Im going to attempt my first canoe trailer and was looking for suggestions and advice on everyone's favorite design and how far apart to put the T's for an allagash 174.
its an old glasclaw boat trailer that i have chosen to be my base. i will post the pics as soon as i get a chance. i still need to get it home and sand it down and put new lights, paint, wheels and bearing on it. so i have a little time to discuss storage and T length and width. for right now it will be for two canoes.
my idea for storage on it right now is truck tool boxes. i purchased 2 side rail boxes and will have 2 of the full size boxes to put on the trailer.
Hardshell Kayak Sail Rigs
1 Canoe/Kayak Trailer
|Table of Contents|
|Messages in this Topic|
Posted by: rnaimo on Mar-11-12 11:15 AM (EST)
Here is some before & after pics of my converted boat trailer made to haul kayaks. The rack is about 5' apart to clear the cockpit of a 12' Pongo. I don't know if that spread will work for canoe's. The rack is removable so I can use the trailer to haul other things.
Posted by: Jeffers on Apr-02-12 2:29 AM (EST)
simple yet effective. i like the storage space you have.i was origanally hoping for something like that but couldnt beat the price of the trailer i got. but so far after new shocks, toolboxes, hubs, paint, lights, rims and tires i think im around $400 and still have some metal to buy and welding work along with a few other odds and ends. i'm actually happy with the price. plus with the work i have done it is really starting to look good imo.
Posted by: old_user on Apr-02-12 3:46 AM (EST)
Rnaimio, trailer looks good. The only reservation I would have is with the lack of triangulation in the pipe frame. I would worry about undue stress on the pipes/ floor flanges in the event of a panic stop with two canoes up. Of course, I haven't seen the trailer loaded and lashed. you may very well have addressed that issue with a stout quatering backstay to the rear of the trailer or, something compleatly different.I don't mean to critacize,just wondering if that is a potential problem. I envy your long reach, I have to fabricate a detachable extension tounge and racks for my fairly short multitasking utility trailer.
have you spoken with your ......|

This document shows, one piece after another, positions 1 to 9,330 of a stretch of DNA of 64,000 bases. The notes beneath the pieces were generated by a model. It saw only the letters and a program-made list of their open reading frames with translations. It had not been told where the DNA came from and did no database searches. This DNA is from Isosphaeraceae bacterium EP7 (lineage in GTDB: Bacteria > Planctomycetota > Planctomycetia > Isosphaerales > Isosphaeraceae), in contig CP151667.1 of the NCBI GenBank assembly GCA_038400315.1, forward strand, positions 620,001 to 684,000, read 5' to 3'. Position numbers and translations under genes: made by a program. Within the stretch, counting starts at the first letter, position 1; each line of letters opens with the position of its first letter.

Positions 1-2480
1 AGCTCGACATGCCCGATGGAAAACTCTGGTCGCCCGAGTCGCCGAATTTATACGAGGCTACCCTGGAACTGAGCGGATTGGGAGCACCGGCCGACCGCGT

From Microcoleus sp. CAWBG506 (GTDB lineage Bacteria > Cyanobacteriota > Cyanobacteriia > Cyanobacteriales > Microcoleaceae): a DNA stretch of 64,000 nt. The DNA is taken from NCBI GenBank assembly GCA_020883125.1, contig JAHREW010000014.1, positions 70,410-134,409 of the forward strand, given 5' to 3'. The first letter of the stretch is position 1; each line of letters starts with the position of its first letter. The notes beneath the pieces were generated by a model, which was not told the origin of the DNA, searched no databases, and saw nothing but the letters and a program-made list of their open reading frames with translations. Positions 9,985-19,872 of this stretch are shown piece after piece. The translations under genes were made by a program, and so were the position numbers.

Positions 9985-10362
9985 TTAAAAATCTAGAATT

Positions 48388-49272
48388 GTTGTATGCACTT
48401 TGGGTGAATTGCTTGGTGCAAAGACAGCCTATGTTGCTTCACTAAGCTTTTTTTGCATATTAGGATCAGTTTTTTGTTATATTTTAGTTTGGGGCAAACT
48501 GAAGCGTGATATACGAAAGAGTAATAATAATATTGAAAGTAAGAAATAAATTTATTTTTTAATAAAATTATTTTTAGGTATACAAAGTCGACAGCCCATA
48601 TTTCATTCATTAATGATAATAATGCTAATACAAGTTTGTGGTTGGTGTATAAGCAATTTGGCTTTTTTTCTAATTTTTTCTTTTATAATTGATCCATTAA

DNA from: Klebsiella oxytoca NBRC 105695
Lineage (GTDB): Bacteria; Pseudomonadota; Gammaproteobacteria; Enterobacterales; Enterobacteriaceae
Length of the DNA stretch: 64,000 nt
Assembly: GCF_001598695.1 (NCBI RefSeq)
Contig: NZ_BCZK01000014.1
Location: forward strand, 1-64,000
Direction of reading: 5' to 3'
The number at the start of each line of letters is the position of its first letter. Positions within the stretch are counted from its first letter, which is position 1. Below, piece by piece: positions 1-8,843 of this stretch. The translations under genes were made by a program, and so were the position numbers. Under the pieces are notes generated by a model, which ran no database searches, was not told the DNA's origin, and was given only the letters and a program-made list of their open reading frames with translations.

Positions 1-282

Posted by: pilotwingz on Apr-02-12 10:43 AM (EST)
Posted by: Jeffers on Apr-02-12 10:09 PM (EST)
in indiana you cannot insure a trailer or its contents so im not worried about the insurance. also on pre 1986 trailers that do not have a vin i had to have a sherrif check out the trailer so i could get a vin number and get a title and license for it. the modifications are not very drastic so i just going this route will be easier.
Some more ideas|
Posted by: redmond on Apr-02-12 12:31 PM (EST)
This is for a kayak carrier but could be used for cannoes. Look around the album for other ideas.
Posted by: rnaimo on Apr-02-12 7:26 PM (EST)
Glazierwood made some great comments about my pipe rack trailer. After the pictures were taken and a couple of trips to the local lake I noticed some back and forward sway in the racks. I attached 2 ratchet tie-down straps to the front and rear of the racks and that helped a lot. I have the rack apart right now for a new paint job on the trailer. I plan on welding the pipe flanges to some larger pieces of steel plate so I can attach the plate to the floor with larger & more bolts through the floor. I will let you know how that works.
Posted by: trout on Apr-03-12 7:31 PM (EST)
...my suggestion is not for a specific distance between supports but i suggest you don't get them too far apart. whether that works out too be 3 ft or whatever, I'm not sure. You don't want them so far apart you have too worry about the center sagging under it's own weight or from a hot Sun or high day temps. the ends you can tie down like they were on a car top carrier.
Posted by: Jeffers on Apr-03-12 11:09 PM (EST)
this is something i havent thought of as far as sagging. what about 3 t's instead of 2? to help support the middle weight or is this a bad idea as it is something i dont usually see.
No need for three supports|
Posted by: guideboatguy on Apr-03-12 11:55 PM (EST)
The only way to make three cross bars work is to make the height of one bar infinitely adjustable. Otherwise there will be no way to insure full contact between the gunwales and all three bars. Not only would no two canoes be completely identical (a gap between one bar and the gunwale of a tiny fraction of an inch is the same eliminating that cross bar), many have so much curvature of the gunwales (as seen from the side view) that you'd need a LOT of bar-height adjustment just to change the support settings between different canoe models.
Posted by: Jeffers on Jan-07-13 2:02 PM (EST)
well just thought i would update since i never did. and now its cold and i want to go canoeing but cant so might as well talk about it.